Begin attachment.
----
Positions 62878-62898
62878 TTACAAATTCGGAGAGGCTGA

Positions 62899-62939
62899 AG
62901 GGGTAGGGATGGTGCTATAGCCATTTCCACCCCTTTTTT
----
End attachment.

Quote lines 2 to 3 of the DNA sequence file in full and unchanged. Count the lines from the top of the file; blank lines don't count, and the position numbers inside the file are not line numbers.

62878 TTACAAATTCGGAGAGGCTGA

Positions 62899-62939